The POLE p.314S > A is completely conserved and is also found in population database at a very low frequency of 0.00008 (ExAC). Another proofreading domain mutation p.468Y > C in POLE gene is also highly conserved and is completely absent in the population database of ExAC (Table 2).

The POLD1 proofreading domain mutation, p.374E > K, was detected in a patient with early onset of EC. In addition, the p.411Q > X is partially conserved and p.374E > K is completely conserved in 6 species. Furthermore, these mutations are totally absent in the database of ExAC and were predicted as pathogenic by all five in silico prediction tools (Table 2).

Both cases harboring POLE mutations were older than 60 years, with one of them being serous (grade 3) and the other being endometrioid (grade 1) EC. The patient with POLD1 p.374E > K mutation had grade 1 endometrioid EC. Another patient with POLD1 p.411Q > X mutation was older than 60 years with grade 3 serous EC (Table 2). All the four cases harboring POLE/POLD1 mutations were mismatch repair proficient as assessed by IHC.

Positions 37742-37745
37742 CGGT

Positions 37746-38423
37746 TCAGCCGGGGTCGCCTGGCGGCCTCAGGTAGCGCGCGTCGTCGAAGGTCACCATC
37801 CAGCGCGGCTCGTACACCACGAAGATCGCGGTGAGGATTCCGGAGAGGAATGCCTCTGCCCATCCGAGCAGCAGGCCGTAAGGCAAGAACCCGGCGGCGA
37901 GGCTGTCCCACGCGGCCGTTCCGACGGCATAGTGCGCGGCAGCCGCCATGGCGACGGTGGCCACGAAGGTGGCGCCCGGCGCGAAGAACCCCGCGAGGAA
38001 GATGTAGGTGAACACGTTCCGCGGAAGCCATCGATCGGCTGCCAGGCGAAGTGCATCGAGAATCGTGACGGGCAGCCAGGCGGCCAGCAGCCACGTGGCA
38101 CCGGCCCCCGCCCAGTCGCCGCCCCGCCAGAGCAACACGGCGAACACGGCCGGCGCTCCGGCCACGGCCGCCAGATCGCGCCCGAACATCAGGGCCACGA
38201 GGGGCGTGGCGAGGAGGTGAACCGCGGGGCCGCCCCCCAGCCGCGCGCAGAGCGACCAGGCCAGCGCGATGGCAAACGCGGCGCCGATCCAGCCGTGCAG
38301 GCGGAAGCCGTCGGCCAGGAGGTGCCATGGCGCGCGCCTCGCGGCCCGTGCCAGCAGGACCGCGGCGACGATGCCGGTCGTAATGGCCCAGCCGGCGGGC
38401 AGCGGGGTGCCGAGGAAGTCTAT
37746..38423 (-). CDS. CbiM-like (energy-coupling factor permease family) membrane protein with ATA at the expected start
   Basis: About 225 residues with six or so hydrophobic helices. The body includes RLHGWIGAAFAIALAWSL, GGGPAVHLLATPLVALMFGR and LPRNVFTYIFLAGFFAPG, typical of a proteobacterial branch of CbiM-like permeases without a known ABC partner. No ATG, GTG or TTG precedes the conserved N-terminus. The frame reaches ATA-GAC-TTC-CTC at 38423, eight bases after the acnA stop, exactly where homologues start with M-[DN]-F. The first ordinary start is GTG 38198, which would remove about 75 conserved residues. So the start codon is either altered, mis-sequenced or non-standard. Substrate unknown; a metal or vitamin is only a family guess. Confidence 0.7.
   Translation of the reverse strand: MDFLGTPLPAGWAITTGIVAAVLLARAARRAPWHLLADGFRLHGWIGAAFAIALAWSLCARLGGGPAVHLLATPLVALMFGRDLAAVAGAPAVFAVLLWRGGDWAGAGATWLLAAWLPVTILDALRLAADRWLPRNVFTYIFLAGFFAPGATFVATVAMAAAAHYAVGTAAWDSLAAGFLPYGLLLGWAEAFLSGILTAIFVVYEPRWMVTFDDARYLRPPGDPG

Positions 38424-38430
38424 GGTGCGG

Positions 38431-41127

POLE and POLD1 expression in EC and their association with clinico-pathological features

We next evaluated the expression of POLE and POLD1 by immunohistochemistry in 432 EC cases using tissue microarray. POLE immunohistochemical expression was interpretable in 414 cases. Low expression of POLE was noted in 41.1% (170/414) of cases and showed a significant association with grade 2 tumors (p = 0.0308). Both the cases harboring POLE mutation showed high nuclear expression of POLE protein. There was no significant association between POLE expression and microsatellite instability status (Table 3, Fig. 1a, b). POLD1 expression was interpretable in 419 cases. Low expression of POLD1 was noted in 59.9% (251/419) of cases and was significantly associated with grade 1 tumors (p = 0.0024) and a trend was noted with Type I EC (p = 0.0728). Of the two cases with POLD1 mutation, one case showed high expression and another case showed low expression of POLD1 protein (Table 4, Fig. 1c, d).

Table 3 Association of clinico-pathological characteristics with POLE protein expression in Endometrial cancer
Fig. 1

Tissue microarray based immunohistochemistry analysis of POLE and POLD1 in Endometrial carcinoma (EC) patients. EC TMA spots showing overexpression of POLE (a) and POLD1 (c). In contrast, another set of TMA spots showing reduced expression of POLE (b) and POLD1 (d). 20 X/0.70 objective on an Olympus BX 51 microscope (Olympus America Inc, Center Valley, PA, USA) with the inset showing a 40X 0.85 aperture magnified view of the same TMA spot